This year marks a quarter century since the closing of Medusa’s, Chicago’s most famous all-ages nightclub. Named after its gloriously coiffed owner, airline-employee-turned-impresario Dave “Medusa” Shelton, the late-night dance venue and art space on Sheffield Avenue achieved something unprecedented during its nine-year run: It brought together all of Chicago’s long-segregated nightlife tribes in a single throbbing melting pot. Goths, skinheads, punks, black house-music fans, white Boystown denizens, closeted suburban honor-roll kids—they all converged on Medusa’s vast dance floor or in the rooms upstairs, where performance artists staged outlandish live exhibitions involving everything from fake blood to mutilated mannequin parts.

Billing itself as a “juice bar,” the cavernous Lake View club sold no alcohol—there were convenience stores for that—and it stayed open until the dancing stopped, which was often midmorning the next day. Its teen dance parties, which increasingly became the club’s focus in its later years, were a rite of passage for a generation of high schoolers, and the music was as eclectic as the clientele: funk, electronic, R&B, industrial, punk, ska, house, even pop. Live bands were part of the mix, too—little-known artists who’d go on to fame: Al Jourgensen, the Red Hot Chili Peppers, Billy Corgan, the Violent Femmes, Front 242.

For countless Chicagoans, Medusa’s was a portal to the city’s counterculture. Those already on the other side saw it as a refuge, a community, and, above all, a playground. Its rise and ultimate fall straddled one of the most musically, culturally, and sexually dynamic periods in the city’s history.

For the club’s most passionate devotees—and for the DJs, promoters, artists, and provocateurs who worked there—25 years can feel like a day. So dim the lights and crank the Ministry. Here is the story of Medusa’s from those who knew it best.

Scroll horizontally in the gallery below to see more.

Front 242 performing its first-ever U.S. show at Medusa’s in 1984; Dave “Medusa” Shelton in 1983, sporting the perm (given by a drag queen) that earned him his nickname; a Halloween art installation featuring a coffin; a line of clubgoers snaking around from the Sheffield Avenue entrance. PHOTOS: courtesy of Dave Shelton

Pimps, Punks, Goths, and Geeks

Medusa’s opened in the fall of 1983, a year or so after Shelton, then 26, signed a lease for a four-story brick building in Lake View that had once housed a Swedish social club. Shelton had managed to obtain from the city a license to operate a “public place of assembly.”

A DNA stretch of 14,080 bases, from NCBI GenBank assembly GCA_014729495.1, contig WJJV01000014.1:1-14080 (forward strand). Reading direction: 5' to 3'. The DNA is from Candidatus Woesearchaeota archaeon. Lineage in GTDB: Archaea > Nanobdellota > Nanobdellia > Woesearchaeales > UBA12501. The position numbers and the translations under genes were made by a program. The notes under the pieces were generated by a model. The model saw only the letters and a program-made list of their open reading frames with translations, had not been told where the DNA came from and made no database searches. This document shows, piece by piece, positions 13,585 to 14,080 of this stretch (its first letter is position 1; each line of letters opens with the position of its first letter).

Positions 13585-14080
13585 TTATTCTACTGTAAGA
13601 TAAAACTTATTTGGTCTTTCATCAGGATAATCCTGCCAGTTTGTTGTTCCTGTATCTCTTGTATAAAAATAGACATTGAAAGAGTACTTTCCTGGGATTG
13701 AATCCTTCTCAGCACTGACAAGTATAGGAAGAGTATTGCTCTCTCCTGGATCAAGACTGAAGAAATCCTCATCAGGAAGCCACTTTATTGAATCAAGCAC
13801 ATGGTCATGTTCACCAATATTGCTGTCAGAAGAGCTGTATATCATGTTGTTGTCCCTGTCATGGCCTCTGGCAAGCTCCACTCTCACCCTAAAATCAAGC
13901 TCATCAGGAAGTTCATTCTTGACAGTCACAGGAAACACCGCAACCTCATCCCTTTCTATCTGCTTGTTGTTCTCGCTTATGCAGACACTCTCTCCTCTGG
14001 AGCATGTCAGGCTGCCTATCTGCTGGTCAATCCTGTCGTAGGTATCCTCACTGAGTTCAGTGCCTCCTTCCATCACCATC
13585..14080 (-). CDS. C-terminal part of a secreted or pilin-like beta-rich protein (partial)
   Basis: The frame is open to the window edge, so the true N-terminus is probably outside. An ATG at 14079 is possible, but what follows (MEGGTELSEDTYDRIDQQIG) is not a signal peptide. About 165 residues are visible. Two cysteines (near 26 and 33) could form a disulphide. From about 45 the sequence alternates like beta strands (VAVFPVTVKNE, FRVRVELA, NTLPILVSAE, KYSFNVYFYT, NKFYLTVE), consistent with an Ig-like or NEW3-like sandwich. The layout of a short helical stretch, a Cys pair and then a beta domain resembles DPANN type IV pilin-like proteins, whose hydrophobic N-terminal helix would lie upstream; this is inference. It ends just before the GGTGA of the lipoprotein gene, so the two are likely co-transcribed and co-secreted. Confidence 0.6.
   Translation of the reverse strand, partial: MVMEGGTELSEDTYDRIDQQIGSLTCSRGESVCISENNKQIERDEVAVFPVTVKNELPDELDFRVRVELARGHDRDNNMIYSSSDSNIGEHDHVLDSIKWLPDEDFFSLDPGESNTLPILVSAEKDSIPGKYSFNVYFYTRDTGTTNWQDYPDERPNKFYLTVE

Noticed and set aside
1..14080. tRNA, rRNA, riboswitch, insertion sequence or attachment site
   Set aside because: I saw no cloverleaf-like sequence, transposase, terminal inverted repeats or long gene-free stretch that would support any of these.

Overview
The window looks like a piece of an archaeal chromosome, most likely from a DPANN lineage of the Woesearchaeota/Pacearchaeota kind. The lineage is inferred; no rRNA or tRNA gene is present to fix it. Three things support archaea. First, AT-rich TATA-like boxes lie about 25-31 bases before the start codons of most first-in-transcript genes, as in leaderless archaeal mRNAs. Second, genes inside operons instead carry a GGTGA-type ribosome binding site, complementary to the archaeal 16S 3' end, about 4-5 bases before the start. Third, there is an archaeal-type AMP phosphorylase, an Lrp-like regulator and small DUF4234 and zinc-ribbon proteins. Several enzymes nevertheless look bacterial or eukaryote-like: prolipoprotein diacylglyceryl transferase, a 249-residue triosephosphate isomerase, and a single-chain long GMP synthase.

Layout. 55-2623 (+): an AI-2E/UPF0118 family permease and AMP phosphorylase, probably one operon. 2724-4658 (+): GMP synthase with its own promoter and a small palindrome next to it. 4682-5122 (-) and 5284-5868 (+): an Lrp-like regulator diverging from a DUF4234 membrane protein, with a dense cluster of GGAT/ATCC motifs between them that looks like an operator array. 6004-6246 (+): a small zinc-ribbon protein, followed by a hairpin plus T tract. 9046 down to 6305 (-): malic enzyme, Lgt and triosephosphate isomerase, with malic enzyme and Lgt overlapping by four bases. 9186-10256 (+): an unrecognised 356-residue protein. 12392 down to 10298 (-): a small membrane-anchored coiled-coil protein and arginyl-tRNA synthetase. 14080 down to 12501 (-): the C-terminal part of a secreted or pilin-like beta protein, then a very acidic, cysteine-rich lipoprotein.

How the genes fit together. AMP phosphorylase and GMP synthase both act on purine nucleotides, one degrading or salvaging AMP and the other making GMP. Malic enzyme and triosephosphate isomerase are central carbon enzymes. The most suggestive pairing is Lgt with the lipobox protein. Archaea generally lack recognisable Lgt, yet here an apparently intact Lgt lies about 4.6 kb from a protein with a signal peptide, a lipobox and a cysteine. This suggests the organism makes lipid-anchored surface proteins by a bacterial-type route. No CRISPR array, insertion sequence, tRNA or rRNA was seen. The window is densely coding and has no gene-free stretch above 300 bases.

Dave Shelton

Founder and owner

I borrowed 16 grand from my mom to get the club going. That was her savings. I lived there for over a year, scraping the paint off the ceilings and staying up all night fixing shit. I was so broke I sold my car for money to live on. But I always knew I was going to get it open.

Billy Miller

Art director

If you were walking down the street, you wouldn’t know there was anything going on in there. There was no sign, and it was in an out-of-the-way neighborhood. It was an unusual place to have something like that.

Lorri Francis


Dave let a few of us live there, and we didn’t have to pay rent or utilities. I lived in a room that was the backstage area. They called it the Pink Pussy Palace. We had the most fun when we weren’t open. We’d go out and eat purple microdots like fiends and do blow all day and all night. And then we’d go back to Medusa’s and just be nuts. On the Fourth of July, we’d be in the building shooting bottle rockets at each other. And then we’d go on the roof and shoot bottle rockets at the entrance to Sheffield’s [a bar across the street]. Sheffield’s must have fucking hated our guts.

Greg “Blue” Pittsley


After a couple of months of sparse crowds, we could expect a rush at 2 in the morning, and then people would stay till 8 or 9. When the last people decided they were done dancing is when we would close.

Joe Shanahan

Owner of Lake View clubs Metro and Smart Bar

None of us had fancy light shows, but Dave would do something just with a red bulb in a corner with a revolving fan or something, and it created atmosphere and ambience and it felt raw. In the ’80s, the people I knew went away from slick. They wanted that great basement party in the biggest possible space.


We had pimps from Cicero. We had the Rush Street crowd. Broadway in Boystown. Punks were coming from [the late-night bar] Exit.


All of a sudden there were more goths who showed up in line, there were more skinheads.